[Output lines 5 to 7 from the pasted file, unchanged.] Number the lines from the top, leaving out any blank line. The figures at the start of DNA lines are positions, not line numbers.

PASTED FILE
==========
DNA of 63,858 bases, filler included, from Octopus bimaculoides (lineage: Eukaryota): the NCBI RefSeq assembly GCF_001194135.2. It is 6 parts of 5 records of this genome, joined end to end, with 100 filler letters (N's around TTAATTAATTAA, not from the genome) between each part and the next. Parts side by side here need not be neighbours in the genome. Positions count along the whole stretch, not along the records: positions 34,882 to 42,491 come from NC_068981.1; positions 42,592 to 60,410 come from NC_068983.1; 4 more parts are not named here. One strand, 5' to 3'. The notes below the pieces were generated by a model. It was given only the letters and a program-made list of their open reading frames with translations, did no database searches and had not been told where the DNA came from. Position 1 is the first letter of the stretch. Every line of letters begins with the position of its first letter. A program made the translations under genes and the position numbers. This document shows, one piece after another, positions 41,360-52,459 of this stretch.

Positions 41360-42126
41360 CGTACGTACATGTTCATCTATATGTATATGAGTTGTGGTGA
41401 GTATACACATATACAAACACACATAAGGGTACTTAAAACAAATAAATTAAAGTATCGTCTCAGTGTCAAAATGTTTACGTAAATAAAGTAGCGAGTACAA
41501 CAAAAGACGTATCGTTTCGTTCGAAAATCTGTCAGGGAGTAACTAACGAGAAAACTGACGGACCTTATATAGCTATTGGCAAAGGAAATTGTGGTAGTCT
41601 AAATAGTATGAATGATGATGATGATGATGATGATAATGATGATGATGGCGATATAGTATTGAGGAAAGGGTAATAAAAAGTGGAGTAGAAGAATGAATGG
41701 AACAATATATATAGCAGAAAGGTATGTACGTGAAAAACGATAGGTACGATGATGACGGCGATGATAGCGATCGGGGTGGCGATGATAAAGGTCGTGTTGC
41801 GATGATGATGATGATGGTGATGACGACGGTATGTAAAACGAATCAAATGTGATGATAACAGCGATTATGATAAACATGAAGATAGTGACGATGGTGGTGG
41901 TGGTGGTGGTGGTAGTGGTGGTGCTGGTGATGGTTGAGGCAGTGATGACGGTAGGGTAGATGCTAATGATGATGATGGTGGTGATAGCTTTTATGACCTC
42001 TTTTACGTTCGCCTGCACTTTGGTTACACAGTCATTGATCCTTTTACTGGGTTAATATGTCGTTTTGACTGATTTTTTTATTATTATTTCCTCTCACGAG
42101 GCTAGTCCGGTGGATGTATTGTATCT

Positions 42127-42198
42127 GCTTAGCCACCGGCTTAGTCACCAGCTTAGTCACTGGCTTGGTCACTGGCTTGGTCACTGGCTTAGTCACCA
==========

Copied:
41501 CAAAAGACGTATCGTTTCGTTCGAAAATCTGTCAGGGAGTAACTAACGAGAAAACTGACGGACCTTATATAGCTATTGGCAAAGGAAATTGTGGTAGTCT
41601 AAATAGTATGAATGATGATGATGATGATGATGATAATGATGATGATGGCGATATAGTATTGAGGAAAGGGTAATAAAAAGTGGAGTAGAAGAATGAATGG
41701 AACAATATATATAGCAGAAAGGTATGTACGTGAAAAACGATAGGTACGATGATGACGGCGATGATAGCGATCGGGGTGGCGATGATAAAGGTCGTGTTGC